The Guardian’s take on Boris Johnson: hanging by a thread | Editorial

FThe Conservatives initially opposed the motion. Then they followed him. Then they tried to modify it. Then they withdrew their own amendment. In the end, and after a procedurally chaotic day at Westminster, Tory MPs remained silent and approved the opposition motion. The official outcome is that the privileges committee will examine whether Boris Johnson misled Parliament over the Downing Street lockdown parties. The informal result is that Mr Johnson has once again lost control of his party and perhaps this time too lost his confidence.

Amid the confusion of the previous 48 hours, three things stand out. First, Mr Johnson is now further than ever from getting rid of partygate. Second, the so-called upgraded Downing Street machine is another write-off. And third, Labor leader Keir Starmer, who gave one of his best speeches on Thursday, scored a significant victory. For the Tories, on the other hand, the success of the Labor motion provided an abject climax to an abject day.

It was a day that laid bare the true depth of Tory divisions over Mr Johnson’s leadership. This revealed the party’s continued vulnerability as long as it remains leader. This further damaged the reputation of an already damaged parliament. Worse still, from the perspective of Mr Johnson’s narrow self-interest, it made things even worse politically than they already were. Politically, it is a form of living death.

Damning speeches from his own side by MPs such as Steve Baker and William Wragg were significant evidence of the Tories’ increasingly desperate mood. But so was the extraordinary emptiness of the Tory benches, with hardly anyone speaking for their damaged leader and few party MPs even bothering to attend. The Conservative party that once turned to him in 2019 is now plagued by discontent with their leader. As long as it remains, there will be even more.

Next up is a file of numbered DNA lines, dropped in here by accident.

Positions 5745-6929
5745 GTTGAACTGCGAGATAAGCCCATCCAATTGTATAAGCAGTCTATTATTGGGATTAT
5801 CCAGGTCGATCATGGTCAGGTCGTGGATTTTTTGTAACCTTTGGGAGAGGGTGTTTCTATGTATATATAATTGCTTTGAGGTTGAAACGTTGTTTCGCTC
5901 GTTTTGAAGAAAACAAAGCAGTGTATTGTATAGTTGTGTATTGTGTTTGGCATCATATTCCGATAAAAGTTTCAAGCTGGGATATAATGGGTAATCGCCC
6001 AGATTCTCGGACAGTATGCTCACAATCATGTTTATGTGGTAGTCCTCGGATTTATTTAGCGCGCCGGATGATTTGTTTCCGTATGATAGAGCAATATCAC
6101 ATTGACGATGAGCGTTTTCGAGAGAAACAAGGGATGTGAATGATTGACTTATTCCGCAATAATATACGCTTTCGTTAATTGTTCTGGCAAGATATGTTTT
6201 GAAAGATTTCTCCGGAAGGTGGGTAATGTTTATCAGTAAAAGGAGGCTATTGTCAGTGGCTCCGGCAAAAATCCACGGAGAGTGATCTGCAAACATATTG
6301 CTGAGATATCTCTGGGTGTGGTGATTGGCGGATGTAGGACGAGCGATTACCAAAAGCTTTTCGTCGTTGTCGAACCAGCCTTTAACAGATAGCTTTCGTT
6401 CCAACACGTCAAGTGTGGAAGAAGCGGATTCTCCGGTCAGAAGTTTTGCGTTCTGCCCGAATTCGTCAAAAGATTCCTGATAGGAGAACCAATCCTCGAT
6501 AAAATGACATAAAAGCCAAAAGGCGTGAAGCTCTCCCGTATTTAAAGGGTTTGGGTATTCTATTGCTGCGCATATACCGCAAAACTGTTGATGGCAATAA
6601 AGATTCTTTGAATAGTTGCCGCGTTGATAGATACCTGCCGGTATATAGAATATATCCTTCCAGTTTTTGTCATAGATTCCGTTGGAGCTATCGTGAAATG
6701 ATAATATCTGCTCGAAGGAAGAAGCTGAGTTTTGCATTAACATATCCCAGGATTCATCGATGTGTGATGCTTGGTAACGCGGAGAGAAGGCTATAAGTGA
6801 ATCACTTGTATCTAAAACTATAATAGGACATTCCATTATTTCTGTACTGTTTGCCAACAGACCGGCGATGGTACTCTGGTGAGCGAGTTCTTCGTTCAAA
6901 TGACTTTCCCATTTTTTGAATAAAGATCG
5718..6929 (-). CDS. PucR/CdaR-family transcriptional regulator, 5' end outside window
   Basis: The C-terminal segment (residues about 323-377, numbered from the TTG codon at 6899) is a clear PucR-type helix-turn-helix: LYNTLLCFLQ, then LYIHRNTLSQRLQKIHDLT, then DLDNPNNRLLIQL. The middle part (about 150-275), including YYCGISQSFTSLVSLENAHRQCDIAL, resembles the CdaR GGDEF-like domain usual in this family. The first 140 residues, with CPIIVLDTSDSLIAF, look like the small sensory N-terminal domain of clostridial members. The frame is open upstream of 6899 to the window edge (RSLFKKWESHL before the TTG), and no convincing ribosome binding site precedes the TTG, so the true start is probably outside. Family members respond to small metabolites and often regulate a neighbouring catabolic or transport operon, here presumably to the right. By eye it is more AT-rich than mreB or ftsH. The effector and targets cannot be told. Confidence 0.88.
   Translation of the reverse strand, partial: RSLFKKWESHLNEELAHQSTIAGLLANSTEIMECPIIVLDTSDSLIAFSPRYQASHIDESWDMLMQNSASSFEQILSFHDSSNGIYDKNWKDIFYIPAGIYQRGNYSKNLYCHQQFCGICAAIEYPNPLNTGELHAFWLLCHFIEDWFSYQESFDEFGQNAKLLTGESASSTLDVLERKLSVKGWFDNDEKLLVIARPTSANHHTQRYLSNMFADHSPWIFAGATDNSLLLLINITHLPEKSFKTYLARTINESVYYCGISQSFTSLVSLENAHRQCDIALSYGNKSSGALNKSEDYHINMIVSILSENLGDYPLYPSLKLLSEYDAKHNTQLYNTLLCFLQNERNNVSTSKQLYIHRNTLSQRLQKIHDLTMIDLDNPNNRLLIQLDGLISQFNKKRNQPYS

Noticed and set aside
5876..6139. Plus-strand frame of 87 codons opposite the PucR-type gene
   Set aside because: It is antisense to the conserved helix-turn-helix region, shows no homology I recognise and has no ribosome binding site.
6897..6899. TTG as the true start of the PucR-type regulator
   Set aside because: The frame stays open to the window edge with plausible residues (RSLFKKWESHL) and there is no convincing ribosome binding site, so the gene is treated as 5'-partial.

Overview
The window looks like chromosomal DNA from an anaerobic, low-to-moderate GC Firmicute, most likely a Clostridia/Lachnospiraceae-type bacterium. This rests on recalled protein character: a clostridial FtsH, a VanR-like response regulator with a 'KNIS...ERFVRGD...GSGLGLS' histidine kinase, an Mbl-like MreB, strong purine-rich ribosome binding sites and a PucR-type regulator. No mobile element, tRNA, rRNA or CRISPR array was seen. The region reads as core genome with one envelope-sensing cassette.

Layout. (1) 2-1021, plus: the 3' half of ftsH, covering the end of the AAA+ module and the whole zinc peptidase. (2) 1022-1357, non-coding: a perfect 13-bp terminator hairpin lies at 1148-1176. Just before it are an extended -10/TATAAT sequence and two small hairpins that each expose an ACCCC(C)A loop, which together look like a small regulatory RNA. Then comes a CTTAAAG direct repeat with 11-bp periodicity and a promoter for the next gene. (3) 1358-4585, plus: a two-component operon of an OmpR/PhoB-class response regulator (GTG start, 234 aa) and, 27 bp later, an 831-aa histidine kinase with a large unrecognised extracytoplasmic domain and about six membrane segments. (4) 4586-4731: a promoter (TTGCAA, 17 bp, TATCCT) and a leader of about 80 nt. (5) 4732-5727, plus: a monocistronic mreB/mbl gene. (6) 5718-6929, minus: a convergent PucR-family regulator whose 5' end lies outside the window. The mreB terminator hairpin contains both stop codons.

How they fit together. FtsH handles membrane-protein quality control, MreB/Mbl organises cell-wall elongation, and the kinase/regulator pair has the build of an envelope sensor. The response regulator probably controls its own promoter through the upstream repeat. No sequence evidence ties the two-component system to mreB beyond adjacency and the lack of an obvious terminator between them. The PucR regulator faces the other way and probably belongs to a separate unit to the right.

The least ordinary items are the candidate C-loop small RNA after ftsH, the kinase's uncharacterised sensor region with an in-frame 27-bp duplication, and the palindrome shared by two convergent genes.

Mr Johnson has never had the support in the first place of the relatively few remaining Liberal Tories. Many in the parliamentary ranks also have deep apprehensions. Significantly, the Prime Minister is now also being let down by some on the right, like Mr Baker, who had backed him until now. Although he is in India on Thursday, continuing to act as if the row at home is a sideshow, Mr Johnson will know his position is eroding, the bell is ringing louder and Mr Starmer is stalking him without remorse .

The day had started with the Tory hierarchy focused on passing a delaying amendment to Labor’s motion deferring Mr Johnson’s statements in the House of Commons on lockdown parties to the privileges committee. Labour’s motion was worded in moderate terms and reached out to the Prime Minister’s Tory critics by promising to delay the dismissal until after police investigations are completed. Late Wednesday, the government tabled an amendment to further extend the deadline. Thursday morning, it was clear that several dozen Conservative MPs would not vote for it and that there would be a free vote on the Conservative side. As with the Owen Paterson affair, Mr Johnson unerringly led his party through the quagmire.

Public outrage over its lockdown parties, along with the inexorably worsening cost-of-living crisis, means there is no magic bullet for conservatives. UK voters now think the government is handling nearly every issue poorly – by more than three to one in the case of inflation, taxation, immigration, housing and the NHS. Only 20% think Mr Johnson understands the impact of the rising cost of living on ordinary people. They are the figures of a broken leader and a wounded party. Mr Johnson’s job as Prime Minister is hanging by a thread again.


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Edward L. Robinett